By creating phishing pages on AWS, hackers get credentials

By creating phishing pages on AWS, hackers get credentials

News Summary:

  • Avanan researchers described how delivering a link to a phishing page via email has evolved into a method of getting users to submit their credentials without being detected in a blog post published on Thursday.

  • Researchers discovered late last week that hackers had been using their coding skills to create phishing pages on Amazon Web Services.

According to Jeremy Fuchs, a cybersecurity research analyst at Avanan, a Check Point firm, this attack shows how legitimate websites are still being used to host phishing pages. According to Fuchs, hackers have had success inserting phishing pages or links into legitimate-looking websites.

“These popular sites — in this case AWS — represent a tricky proposition for security scanners,” Fuchs explained. “It’s impossible to block these sites, but these attacks can’t be ignored. This is where the significant use of advanced AI [artificial intelligence] and ML [machine learning] comes into play. It’s critical to look at more than one factor when determining if an email is malicious or not.”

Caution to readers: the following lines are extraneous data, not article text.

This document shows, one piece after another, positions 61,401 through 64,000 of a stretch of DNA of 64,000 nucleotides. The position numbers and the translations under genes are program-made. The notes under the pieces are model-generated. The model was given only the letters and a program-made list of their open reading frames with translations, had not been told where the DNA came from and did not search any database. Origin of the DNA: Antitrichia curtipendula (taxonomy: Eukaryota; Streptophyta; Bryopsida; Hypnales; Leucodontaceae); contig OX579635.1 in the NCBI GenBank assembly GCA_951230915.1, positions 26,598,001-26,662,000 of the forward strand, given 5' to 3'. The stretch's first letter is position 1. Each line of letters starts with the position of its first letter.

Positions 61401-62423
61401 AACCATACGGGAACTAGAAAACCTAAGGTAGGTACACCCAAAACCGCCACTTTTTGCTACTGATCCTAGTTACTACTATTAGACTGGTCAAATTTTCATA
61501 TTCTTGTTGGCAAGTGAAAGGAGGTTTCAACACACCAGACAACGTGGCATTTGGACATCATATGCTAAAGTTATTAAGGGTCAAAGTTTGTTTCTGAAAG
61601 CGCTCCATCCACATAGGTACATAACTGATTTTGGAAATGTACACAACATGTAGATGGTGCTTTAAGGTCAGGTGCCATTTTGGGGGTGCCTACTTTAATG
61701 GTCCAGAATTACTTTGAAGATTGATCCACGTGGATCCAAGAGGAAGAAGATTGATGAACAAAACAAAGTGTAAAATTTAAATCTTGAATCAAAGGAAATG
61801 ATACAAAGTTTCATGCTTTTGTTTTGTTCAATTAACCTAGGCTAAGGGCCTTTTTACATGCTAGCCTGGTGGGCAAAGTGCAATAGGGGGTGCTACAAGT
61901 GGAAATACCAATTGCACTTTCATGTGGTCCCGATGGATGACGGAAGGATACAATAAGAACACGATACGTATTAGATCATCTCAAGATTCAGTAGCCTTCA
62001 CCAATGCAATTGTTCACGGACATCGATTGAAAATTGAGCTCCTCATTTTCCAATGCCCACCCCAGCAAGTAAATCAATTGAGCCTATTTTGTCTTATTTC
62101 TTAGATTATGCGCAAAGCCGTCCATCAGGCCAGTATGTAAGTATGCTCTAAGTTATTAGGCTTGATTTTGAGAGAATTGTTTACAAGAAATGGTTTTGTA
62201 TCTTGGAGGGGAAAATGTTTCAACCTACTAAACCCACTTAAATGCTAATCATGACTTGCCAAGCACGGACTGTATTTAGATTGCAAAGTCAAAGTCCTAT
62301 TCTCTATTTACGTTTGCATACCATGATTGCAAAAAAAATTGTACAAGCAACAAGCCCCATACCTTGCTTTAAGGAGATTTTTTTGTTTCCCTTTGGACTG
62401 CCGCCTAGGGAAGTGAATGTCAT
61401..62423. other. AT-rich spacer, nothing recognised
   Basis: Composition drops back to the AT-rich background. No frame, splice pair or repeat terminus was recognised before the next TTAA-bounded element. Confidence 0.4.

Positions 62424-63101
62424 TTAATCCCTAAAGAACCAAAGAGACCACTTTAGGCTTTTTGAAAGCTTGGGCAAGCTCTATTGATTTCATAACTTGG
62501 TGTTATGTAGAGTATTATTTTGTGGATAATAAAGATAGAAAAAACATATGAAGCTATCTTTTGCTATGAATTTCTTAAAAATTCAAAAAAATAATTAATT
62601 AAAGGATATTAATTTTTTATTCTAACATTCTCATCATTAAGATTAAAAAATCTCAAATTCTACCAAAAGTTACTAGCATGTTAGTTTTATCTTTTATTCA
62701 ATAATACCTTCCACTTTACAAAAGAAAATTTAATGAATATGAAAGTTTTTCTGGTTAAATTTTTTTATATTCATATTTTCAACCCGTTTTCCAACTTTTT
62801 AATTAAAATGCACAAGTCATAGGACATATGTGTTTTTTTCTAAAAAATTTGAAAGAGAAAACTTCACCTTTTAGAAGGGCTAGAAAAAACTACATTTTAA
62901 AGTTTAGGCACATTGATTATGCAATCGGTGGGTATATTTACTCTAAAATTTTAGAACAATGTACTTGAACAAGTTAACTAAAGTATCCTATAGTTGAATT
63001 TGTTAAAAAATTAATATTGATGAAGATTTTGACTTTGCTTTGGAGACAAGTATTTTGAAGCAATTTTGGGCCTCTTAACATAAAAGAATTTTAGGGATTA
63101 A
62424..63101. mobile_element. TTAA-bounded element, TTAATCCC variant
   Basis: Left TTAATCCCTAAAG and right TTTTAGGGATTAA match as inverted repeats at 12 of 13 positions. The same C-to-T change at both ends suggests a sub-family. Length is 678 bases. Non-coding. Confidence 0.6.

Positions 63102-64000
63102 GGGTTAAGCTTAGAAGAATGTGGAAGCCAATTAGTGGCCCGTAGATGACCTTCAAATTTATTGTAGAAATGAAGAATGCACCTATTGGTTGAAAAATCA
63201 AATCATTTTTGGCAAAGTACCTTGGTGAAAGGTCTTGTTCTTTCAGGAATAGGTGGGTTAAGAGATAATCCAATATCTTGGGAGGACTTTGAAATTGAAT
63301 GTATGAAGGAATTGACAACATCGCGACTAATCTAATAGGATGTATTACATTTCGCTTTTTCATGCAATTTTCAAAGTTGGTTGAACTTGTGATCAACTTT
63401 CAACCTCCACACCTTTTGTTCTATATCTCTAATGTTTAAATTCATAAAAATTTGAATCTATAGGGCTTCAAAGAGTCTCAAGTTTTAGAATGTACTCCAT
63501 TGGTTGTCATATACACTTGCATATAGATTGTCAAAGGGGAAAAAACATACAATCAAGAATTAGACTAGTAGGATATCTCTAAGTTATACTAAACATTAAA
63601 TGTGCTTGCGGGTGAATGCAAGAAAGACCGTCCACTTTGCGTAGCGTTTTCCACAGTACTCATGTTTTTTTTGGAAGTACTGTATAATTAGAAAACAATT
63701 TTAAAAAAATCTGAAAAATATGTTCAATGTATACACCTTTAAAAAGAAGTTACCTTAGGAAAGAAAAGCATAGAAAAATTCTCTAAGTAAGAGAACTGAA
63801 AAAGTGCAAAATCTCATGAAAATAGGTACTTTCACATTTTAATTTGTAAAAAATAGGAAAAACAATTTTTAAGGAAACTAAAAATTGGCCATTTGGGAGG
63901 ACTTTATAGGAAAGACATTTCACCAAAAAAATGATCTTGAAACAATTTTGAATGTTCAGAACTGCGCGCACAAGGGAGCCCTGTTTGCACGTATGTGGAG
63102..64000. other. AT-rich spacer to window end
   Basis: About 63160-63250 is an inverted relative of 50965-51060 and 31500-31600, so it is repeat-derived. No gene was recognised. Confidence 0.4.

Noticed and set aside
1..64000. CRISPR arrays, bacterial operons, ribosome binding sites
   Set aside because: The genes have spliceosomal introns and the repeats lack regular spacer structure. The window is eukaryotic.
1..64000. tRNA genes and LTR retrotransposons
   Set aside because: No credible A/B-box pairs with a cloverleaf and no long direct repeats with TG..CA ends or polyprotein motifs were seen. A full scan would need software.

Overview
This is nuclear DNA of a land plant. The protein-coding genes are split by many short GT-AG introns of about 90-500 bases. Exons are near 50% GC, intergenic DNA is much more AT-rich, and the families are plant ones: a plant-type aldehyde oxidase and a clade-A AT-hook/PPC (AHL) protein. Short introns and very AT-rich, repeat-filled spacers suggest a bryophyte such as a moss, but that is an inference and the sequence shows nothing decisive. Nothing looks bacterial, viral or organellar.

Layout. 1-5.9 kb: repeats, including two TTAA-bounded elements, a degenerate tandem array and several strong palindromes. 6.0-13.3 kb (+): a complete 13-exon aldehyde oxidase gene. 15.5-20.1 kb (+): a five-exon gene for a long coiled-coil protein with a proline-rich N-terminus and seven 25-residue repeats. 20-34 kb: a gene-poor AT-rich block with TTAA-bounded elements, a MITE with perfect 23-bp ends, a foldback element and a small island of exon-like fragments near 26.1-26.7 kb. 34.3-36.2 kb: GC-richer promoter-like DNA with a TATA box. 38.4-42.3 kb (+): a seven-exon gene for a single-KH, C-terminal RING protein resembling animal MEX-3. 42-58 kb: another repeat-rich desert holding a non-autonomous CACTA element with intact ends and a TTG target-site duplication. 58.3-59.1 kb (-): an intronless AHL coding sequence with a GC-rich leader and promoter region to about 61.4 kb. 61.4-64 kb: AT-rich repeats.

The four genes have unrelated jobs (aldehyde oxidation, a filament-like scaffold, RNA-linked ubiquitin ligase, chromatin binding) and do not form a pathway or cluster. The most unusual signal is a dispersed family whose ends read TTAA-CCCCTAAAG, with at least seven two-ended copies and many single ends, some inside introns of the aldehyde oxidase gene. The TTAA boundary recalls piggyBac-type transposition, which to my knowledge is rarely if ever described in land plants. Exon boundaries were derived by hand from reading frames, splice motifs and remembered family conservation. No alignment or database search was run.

Avanan informed AWS of the problem and promised to update its blog with any new details.

Hosting harmful campaigns on trusted platforms has grown to be a preferred approach for threat actors as enterprises depend more heavily on cloud technology, according to Hank Schless, senior manager, security solutions at Lookout. According to Schless, attackers make extensive use of hosting services like AWS and Azure as well as collaboration tools like Google Docs and Office 365 to get through web filters and persuade targets to participate in their harmful activities.

“This is the next step in social engineering as attackers expand their arsenal of effective tactics,” Schless said. “This tactic could give attackers a backstage pass to your infrastructure and enable them to launch advanced attacks like a ransomware campaign. By hiding the malware in a legitimate file type, not only do they have a better chance of bypassing filters, but the targeted individual won’t think as much about whether they should engage with the content. It’s critically important for IT and security teams to have the ability to inspect all web traffic for malware that could be hiding behind legitimate services.”

According to Ryan McCurdy, vice president of marketing at Bolster, Inc., attackers prefer to appear trustworthy, thus it is in their best interest to create a similar-looking domain with a respectable hosting company.

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